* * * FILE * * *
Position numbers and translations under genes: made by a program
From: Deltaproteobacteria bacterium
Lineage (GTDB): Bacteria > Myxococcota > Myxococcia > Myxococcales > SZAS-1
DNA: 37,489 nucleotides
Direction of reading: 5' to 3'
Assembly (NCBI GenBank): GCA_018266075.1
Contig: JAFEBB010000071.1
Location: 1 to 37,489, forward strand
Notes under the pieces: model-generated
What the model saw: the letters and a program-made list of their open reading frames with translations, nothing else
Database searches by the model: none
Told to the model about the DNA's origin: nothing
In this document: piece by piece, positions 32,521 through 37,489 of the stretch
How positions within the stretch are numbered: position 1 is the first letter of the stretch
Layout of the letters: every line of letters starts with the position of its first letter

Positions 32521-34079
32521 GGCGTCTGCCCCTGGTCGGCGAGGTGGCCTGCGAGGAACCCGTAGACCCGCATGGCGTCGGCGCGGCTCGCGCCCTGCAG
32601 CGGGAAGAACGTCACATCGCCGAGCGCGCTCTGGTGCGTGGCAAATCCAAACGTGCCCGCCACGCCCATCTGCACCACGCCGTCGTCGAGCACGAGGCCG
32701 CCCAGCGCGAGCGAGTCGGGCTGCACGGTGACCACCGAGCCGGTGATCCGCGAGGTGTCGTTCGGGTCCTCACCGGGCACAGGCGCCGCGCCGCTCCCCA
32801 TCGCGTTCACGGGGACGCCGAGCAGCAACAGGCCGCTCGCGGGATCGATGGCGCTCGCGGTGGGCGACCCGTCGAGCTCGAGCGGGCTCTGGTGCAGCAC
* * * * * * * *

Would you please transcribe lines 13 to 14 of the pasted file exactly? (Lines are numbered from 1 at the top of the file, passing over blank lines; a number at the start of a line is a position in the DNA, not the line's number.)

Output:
In this document: piece by piece, positions 32,521 through 37,489 of the stretch
How positions within the stretch are numbered: position 1 is the first letter of the stretch